3. Abstinence – The addict views the behavior as a personal failure of willpower and promises never to do it again and a short period of abstinence follows. During this time, the addict temporarily engages in healthy patterns of behavior, resumes interests in old hobbies, spends more time with his family, exercises, and gets enough rest.
  4. Relapse – The addict in recovery feels tempted to return to the computer during stressful or emotionally charged moments. They begin to crave and miss cybersex. They tell themselves that cybersex is the best way to relax and feel good about themselves. Or they begin not to care about the consequences. They remember how good cybersex felt both sexually and emotionally, and they forget how bad they felt afterwards. The rationalization period starts again and the cycle repeats itself.

How do you kick the cybersex habit when you need to be on the Internet and screens for work? How can you stop abusing with our society’s daily reliance on technology? Similar to programs that address overeating and food addiction, you need to learn how to make healthy, positive choices about your screen use since complete abstinence isn’t always possible in today’s technological world.

As in food addiction, certain types of food trigger binge behavior. Let’s say chocolate or potato chips will trigger binge behavior but celery sticks will not, so avoidance of those “trigger” foods is a necessary part of recovery. Recovery from food addiction is about relearning how to eat in order to make more informed and healthier food selections with success being measured through objective goals such as changes in caloric intake and weight loss.

To address cybersex addiction the same basic steps are applied. First, determine the Internet activities, situations, and emotions that are most likely to trigger net binges. A particular chat room, a certain time of day, or the mood you are in just before you log online may all serve as’triggers” that will lead to inappropriate conduct and abuse. Recovery means relearning how to use the Internet in order to make better choices about time is spent online with success being measured through objective, measurable time management goals and abstinence requirements that are achieved and maintained. Goals should include a reduction in the number of hours you spend online in total, the ability to maintain abstinence from adult online content, and an increase in other offline activities using these five steps.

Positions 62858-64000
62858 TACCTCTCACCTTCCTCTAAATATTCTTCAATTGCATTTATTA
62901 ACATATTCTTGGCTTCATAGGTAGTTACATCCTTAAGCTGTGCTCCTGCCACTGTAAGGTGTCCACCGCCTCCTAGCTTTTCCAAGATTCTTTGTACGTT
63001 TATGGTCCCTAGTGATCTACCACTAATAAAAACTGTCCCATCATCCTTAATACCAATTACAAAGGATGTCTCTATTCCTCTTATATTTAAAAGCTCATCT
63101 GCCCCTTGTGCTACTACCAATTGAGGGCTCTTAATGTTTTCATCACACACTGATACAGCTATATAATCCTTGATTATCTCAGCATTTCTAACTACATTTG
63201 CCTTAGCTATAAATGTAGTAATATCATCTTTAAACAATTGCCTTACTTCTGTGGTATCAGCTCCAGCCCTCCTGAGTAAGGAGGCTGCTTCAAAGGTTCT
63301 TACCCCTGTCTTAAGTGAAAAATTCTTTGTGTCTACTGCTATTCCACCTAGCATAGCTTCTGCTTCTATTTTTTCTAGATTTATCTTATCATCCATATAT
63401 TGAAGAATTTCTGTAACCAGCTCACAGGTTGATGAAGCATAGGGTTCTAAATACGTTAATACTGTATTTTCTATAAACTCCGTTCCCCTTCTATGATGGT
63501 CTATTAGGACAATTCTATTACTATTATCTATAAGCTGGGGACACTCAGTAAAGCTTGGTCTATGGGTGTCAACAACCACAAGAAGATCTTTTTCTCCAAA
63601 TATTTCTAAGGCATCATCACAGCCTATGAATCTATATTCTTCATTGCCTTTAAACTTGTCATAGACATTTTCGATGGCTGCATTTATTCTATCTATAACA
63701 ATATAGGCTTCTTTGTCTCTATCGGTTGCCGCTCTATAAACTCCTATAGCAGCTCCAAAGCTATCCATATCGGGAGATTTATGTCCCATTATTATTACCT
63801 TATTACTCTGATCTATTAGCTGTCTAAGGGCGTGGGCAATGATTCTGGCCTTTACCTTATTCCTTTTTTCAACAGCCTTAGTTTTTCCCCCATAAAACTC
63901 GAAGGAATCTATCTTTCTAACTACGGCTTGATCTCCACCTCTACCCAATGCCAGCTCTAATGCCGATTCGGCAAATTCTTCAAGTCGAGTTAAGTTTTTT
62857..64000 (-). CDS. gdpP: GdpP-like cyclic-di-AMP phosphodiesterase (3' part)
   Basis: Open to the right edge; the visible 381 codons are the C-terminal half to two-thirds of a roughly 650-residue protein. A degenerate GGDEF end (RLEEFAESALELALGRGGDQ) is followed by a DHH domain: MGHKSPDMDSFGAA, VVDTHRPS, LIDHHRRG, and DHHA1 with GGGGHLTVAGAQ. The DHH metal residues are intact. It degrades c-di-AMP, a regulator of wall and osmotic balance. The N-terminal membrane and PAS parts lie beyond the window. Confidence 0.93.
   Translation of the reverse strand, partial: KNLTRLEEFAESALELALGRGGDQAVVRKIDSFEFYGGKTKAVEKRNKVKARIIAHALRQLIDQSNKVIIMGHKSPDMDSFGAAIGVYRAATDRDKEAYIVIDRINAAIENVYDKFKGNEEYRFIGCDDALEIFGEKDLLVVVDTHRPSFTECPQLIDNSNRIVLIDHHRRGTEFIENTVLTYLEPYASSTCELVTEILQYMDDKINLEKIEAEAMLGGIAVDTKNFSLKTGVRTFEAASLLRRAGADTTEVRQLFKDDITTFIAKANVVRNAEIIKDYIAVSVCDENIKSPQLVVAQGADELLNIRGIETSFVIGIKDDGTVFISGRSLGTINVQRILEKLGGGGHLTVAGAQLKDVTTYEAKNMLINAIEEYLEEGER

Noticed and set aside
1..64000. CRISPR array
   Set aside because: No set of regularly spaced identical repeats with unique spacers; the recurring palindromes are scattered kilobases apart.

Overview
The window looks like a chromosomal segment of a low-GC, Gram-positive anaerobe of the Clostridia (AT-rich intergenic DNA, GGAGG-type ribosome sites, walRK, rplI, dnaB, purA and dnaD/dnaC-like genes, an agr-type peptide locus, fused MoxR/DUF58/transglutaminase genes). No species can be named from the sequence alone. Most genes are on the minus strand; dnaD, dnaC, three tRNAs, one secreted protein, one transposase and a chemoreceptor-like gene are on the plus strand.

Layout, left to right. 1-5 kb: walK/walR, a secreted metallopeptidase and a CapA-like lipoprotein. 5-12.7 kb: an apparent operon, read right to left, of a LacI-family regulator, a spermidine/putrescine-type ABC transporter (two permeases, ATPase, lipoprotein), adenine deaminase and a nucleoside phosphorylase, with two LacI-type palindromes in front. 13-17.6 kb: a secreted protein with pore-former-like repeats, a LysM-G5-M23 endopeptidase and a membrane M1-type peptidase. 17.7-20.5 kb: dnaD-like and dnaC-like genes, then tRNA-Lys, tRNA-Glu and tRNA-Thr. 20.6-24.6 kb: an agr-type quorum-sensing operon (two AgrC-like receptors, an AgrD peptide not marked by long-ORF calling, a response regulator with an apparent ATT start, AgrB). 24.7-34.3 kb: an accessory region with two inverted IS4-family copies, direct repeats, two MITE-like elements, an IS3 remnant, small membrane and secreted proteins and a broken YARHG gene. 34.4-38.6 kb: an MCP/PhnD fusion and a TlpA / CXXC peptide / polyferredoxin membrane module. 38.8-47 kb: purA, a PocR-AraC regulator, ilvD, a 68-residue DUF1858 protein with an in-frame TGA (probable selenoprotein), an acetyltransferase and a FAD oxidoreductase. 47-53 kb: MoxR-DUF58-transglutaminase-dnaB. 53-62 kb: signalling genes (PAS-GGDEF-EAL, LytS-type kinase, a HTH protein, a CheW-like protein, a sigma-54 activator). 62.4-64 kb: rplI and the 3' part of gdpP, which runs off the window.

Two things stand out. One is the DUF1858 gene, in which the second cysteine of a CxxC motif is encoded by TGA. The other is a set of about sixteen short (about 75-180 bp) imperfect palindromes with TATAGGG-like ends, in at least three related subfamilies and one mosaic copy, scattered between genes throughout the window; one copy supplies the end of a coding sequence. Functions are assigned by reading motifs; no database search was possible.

1. Keep a Daily Activity Log. The first step towards reaching your goals is to thoroughly assess your Internet use during the day in order to identify high-risk situations, feelings, or events that lead to net-binges. During the workday a lot happens to an employee. You may be anxious about a big meeting or feel frustrated or tense after the boss criticizes your work, and you turn to cybersex as way to deal with these emotions and work-related tensions. Certain moods or events during the day can trigger cybersex use and help you escape or avoid a troubling feeling or tense moment. To help you pinpoint what triggers your cybersex activities I suggest maintaining a Daily Activity Log to keep track of when you use the computer for cybersex each hour of the day, every day of the week. Each time you go online to engage in cybersex, record the day, time, and events going on at the moment.
  2. Cope with Triggers. While cybersex is a convenient distraction from problems, cybersex does very little to actually help you cope with the underlying issues that led you to where you are today. If you are suffering from marital problems, consider marital counseling to address those intimacy issues instead of turning to cybersex. If you view porn to handle stress at work, then you need to leam more effective stress management techniques to help you relax besides the Internet. Whatever your situation, please understand that it won’t be easy but will be well worth the effort.